From the deepest reaches of space comes an asteroid, spinning across the void until it is caught in the orbit of a planet and plunges to earth on... Earth, in fact. By the time it hits the ground, in a North American forest, its size has been much diminished, and the two men nearest the impact, Police Chief Bill Pardy (Nathan Fillion) and his deputy Wally (Don Thompson), don't notice it at all. Yet the rock has split open and something has emerged. However, there's other things to concern Bill as he has been in love with local beauty and schoolteacher Starla (Elizabeth Banks) for years, but never done anything about it. Now it's too late anyway, as she is married to Grant Grant (Michael Rooker), one of the richest men around, but that whatever-it-was that has landed in the forest will soon have a close encounter with him, with outlandish consequences...
James Gunn, writer and director of Slither, not be be confused with another cult movie of the same name (the eccentric nineteen-seventies comedy thriller, that is), patently knew his horror movies, and specifically the American horrors of the eighties, which made a change from filmmakers paying tribute to the influential shockers of the seventies. Yes, there's no Texas Chain Saw Massacre cannibal families, or similar here, this time it's works such as The Thing and Night of the Creeps that bear most resemblance to the plotting, although there are eventually zombies that turn up; I guess you couldn't help but pay homage to George A. Romero in any Hollywood chiller of the 2000s that doesn't involve remaking an Asian original.
Gunn had served his apprenticeship with tacky low budget grime movie exponents Troma (there's a character watching a Troma opus on TV here, and Lloyd Kaufman puts in an appearance) before writing such works as the Dawn of the Dead remake, so he knew of which he wrote. And it shows, not only in the various homages, from names of characters to re-heating of scenes familiar to fans, but in the way he understands the principles of the genre. Not only delivering on the gloopy gore and rubber monsters (how nice to see them used so prevalently after years of computer graphics in such films), yet paying attention to humour and giving us heroes and heroines to cheer in their battle against the alien onslaught.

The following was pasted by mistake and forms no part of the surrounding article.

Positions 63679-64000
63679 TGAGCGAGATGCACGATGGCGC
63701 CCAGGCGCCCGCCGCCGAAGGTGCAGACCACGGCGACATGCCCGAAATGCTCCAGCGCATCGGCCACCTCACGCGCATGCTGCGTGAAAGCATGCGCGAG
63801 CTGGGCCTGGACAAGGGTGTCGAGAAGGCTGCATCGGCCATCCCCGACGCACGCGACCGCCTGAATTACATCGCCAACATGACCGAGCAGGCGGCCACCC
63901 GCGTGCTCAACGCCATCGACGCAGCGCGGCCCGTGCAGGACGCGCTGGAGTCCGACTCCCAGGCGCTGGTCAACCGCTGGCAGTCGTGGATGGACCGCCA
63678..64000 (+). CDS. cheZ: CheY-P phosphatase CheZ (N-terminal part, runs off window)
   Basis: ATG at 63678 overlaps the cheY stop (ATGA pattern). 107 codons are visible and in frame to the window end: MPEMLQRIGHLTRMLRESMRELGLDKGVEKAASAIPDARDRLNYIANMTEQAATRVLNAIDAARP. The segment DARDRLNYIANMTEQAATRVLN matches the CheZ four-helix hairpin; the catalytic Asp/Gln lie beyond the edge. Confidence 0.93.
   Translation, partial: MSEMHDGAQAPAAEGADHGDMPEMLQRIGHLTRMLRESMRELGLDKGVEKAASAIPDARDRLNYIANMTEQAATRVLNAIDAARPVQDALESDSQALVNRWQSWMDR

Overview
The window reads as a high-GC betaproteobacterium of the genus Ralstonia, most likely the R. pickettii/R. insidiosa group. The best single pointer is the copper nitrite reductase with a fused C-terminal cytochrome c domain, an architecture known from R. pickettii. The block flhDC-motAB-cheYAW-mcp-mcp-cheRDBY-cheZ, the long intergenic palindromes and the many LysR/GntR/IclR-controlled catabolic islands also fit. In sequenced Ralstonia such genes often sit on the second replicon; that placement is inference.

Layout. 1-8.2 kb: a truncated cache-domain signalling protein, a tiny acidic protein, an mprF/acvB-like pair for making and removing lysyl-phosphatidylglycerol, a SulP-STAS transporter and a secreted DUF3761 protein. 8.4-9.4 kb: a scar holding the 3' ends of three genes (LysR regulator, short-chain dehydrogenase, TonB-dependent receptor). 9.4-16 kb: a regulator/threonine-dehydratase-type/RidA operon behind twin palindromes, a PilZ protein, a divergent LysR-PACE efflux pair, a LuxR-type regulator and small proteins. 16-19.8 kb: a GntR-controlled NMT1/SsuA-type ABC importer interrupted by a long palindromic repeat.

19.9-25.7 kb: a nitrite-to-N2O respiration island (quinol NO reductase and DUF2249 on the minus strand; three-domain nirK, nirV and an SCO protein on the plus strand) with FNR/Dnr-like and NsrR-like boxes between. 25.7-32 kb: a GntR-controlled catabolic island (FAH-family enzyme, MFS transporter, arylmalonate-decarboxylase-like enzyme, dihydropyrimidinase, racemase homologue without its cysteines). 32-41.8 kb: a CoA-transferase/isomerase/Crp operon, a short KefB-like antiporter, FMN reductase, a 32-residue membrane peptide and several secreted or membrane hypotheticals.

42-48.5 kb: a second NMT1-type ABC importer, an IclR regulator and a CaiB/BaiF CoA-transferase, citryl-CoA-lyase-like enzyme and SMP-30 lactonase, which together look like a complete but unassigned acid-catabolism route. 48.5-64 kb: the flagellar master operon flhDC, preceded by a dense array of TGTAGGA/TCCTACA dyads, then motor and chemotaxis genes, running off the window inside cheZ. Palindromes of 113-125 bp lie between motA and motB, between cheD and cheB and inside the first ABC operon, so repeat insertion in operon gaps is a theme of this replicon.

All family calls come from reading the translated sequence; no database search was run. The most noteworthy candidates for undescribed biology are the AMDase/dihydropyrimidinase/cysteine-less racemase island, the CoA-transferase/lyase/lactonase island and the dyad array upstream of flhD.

Grant is on his way home from the bar through the forest, accompanied by Brenda (Brenda James), who he knew from high school and who still lusts after him. After fighting off her attentions (well, almost), Grant notices a blob on the ground that promptly fires a barb at his chest, thereby infecting him, although he doesn't know it yet. He may have an idea later on, however, when he grows tentacles that have a tendency to infect anyone he plunges them into, specifically Brenda. The small town atmosphere is well conveyed, and although the comedy is perhaps more likely to make you chuckle wryly than roar with laughter, it humanises the characters and makes the story into more of a romp. Unashamedly B movie in outlook, Slither boasts a canny cast and inventive effects, and even finds time for an optimistic hint at a sequel - keep watching the credits. Music by Tyler Bates.